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Chapman University study provides complete analysis of skill development in traditional society

Chapman University study provides complete analysis of skill development in traditional society

Chapman University's research on aging and skill development appears as the lead article in the latest issue of American Journal of Physical Anthropology. The study, called "Skill Ontogeny Among Tsimane Forager-Horticulturalists," provides the most complete analysis to date of skill development in a traditional society. [More]
Synthetic tissue environment enables spatial definition of cancer cells and macrophages

Synthetic tissue environment enables spatial definition of cancer cells and macrophages

Tumors are notoriously difficult to study in their natural habitat - body tissues - but a new synthetic tissue environment may give cancer researchers the next-best look at tumor growth and behavior. [More]
ESC Guidelines recommend DNA analysis for post mortem assessment in young sudden death victims

ESC Guidelines recommend DNA analysis for post mortem assessment in young sudden death victims

ESC Guidelines published today recommend DNA analysis as a fundamental component of post mortem assessment in young sudden death victims. Identification of a genetic cause helps to quickly diagnose and protect relatives. [More]
Biocompatible scaffold enables beating heart cells to snap together like Velcro

Biocompatible scaffold enables beating heart cells to snap together like Velcro

Engineers at the University of Toronto just made assembling functional heart tissue as easy as fastening your shoes. The team has created a biocompatible scaffold that allows sheets of beating heart cells to snap together just like Velcroâ„¢. [More]
Novel chemical virus can cross double lipid layer surrounding cells to release drugs

Novel chemical virus can cross double lipid layer surrounding cells to release drugs

Viruses are able to redirect the functioning of cells in order to infect them. Inspired by their mode of action, scientists from the CNRS and Université de Strasbourg have designed a "chemical virus" that can cross the double lipid layer that surrounds cells, and then disintegrate in the intracellular medium in order to release active compounds. [More]
Oysters play important role in persistence and transmission of norovirus

Oysters play important role in persistence and transmission of norovirus

Oysters not only transmit human norovirus; they also serve as a major reservoir for these pathogens, according to research published August 28 in Applied and Environmental Microbiology, a journal of the American Society for Microbiology. "More than 80 percent of human norovirus genotypes were detected in oyster samples or oyster-related outbreaks," said corresponding author Yongjie Wang, PhD. [More]
Keratin 17 protein plays crucial role in degrading key tumor suppressor protein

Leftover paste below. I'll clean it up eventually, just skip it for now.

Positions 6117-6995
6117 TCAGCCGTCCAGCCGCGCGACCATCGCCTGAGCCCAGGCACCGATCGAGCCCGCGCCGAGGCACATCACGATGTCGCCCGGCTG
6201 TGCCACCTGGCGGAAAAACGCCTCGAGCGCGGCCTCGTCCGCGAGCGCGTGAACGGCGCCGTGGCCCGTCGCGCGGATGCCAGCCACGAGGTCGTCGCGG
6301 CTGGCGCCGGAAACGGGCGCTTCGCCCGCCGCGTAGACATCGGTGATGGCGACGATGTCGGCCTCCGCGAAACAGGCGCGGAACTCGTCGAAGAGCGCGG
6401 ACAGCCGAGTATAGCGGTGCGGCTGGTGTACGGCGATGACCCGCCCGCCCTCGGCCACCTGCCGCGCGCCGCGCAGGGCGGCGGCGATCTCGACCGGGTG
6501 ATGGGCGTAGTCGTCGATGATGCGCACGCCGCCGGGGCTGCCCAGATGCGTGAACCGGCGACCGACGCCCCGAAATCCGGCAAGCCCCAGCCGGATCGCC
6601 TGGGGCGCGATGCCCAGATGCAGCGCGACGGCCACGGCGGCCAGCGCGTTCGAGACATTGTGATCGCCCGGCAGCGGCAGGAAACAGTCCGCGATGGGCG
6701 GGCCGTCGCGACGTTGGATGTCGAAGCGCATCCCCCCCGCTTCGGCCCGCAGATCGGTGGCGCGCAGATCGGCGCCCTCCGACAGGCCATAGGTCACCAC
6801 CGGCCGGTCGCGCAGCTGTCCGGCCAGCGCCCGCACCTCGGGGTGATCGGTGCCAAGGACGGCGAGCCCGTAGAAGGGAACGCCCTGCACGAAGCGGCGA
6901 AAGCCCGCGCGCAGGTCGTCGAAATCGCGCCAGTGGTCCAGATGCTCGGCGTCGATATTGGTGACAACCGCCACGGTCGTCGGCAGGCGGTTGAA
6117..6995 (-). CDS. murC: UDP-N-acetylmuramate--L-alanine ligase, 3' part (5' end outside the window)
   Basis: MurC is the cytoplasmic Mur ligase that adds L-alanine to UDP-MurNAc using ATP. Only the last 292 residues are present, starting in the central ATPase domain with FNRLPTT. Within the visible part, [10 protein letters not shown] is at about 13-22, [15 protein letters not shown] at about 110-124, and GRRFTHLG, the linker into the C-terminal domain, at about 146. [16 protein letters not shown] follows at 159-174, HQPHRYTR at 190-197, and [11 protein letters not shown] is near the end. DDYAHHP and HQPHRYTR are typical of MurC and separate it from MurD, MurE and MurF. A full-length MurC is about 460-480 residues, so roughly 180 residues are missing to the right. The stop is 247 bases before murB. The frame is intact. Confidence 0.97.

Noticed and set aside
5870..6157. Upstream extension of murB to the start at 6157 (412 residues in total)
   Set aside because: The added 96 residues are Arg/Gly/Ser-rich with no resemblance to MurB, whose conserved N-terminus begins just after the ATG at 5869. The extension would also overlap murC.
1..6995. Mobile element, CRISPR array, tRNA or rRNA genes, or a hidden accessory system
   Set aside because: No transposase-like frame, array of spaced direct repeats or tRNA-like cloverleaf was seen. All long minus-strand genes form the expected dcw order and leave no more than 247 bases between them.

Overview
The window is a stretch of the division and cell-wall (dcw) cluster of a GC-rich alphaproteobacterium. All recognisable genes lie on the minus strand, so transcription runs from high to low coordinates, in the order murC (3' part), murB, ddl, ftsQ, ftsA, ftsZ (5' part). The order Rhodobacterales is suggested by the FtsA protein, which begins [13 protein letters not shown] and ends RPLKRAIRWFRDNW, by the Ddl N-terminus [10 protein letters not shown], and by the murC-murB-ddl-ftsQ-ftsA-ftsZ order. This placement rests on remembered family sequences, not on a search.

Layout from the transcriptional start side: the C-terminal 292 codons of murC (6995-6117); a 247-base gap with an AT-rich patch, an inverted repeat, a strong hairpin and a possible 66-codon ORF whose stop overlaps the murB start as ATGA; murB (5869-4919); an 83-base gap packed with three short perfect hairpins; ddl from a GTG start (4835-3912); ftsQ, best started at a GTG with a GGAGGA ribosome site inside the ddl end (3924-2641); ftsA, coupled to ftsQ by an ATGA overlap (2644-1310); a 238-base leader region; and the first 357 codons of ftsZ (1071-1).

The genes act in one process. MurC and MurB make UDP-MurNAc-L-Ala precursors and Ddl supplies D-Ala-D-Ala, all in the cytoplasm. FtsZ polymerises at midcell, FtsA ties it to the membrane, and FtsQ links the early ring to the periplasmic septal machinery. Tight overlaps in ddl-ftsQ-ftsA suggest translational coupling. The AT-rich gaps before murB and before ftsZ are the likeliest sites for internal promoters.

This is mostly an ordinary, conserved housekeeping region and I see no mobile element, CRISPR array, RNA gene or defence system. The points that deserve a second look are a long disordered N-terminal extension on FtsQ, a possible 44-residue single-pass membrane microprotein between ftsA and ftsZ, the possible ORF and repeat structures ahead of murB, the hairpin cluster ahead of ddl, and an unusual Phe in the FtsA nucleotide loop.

Keratin 17 protein plays crucial role in degrading key tumor suppressor protein

Keratin 17 (K17), a protein previously believed to provide only mechanical support for cancer cells, appears to play a crucial role in degrading a key tumor suppressor protein in cancer cells named p27. This finding, published in the September 1 issue of Cancer Research, is based on the work of researchers in the Department of Pathology at Stony Brook University School of Medicine. [More]
People with BPD traits have lowered activity in brain regions that support empathy

People with BPD traits have lowered activity in brain regions that support empathy

Those with borderline personality disorder, or BPD, a mental illness marked by unstable moods, often experience trouble maintaining interpersonal relationships. New research from the University of Georgia indicates that this may have to do with lowered brain activity in regions important for empathy in individuals with borderline personality traits. [More]
Fetal microchimerism could be a subtle and dizzyingly complex puzzle

Fetal microchimerism could be a subtle and dizzyingly complex puzzle

Parents go to great lengths to ensure the health and well-being of their developing offspring. The favor, however, may not always be returned. [More]
Moffitt researchers hope to improve pancreatic cancer survival rates by developing blood test to identify IPMNs

Moffitt researchers hope to improve pancreatic cancer survival rates by developing blood test to identify IPMNs

Pancreatic cancer is the fourth most common cause of cancer-related death in the United States and has a 5-year survival rate of only 6 percent, which is the lowest rate of all types of cancer according to the American Cancer Society. [More]
KAIST scientists predict how biological circuits sustain rhythms

KAIST scientists predict how biological circuits sustain rhythms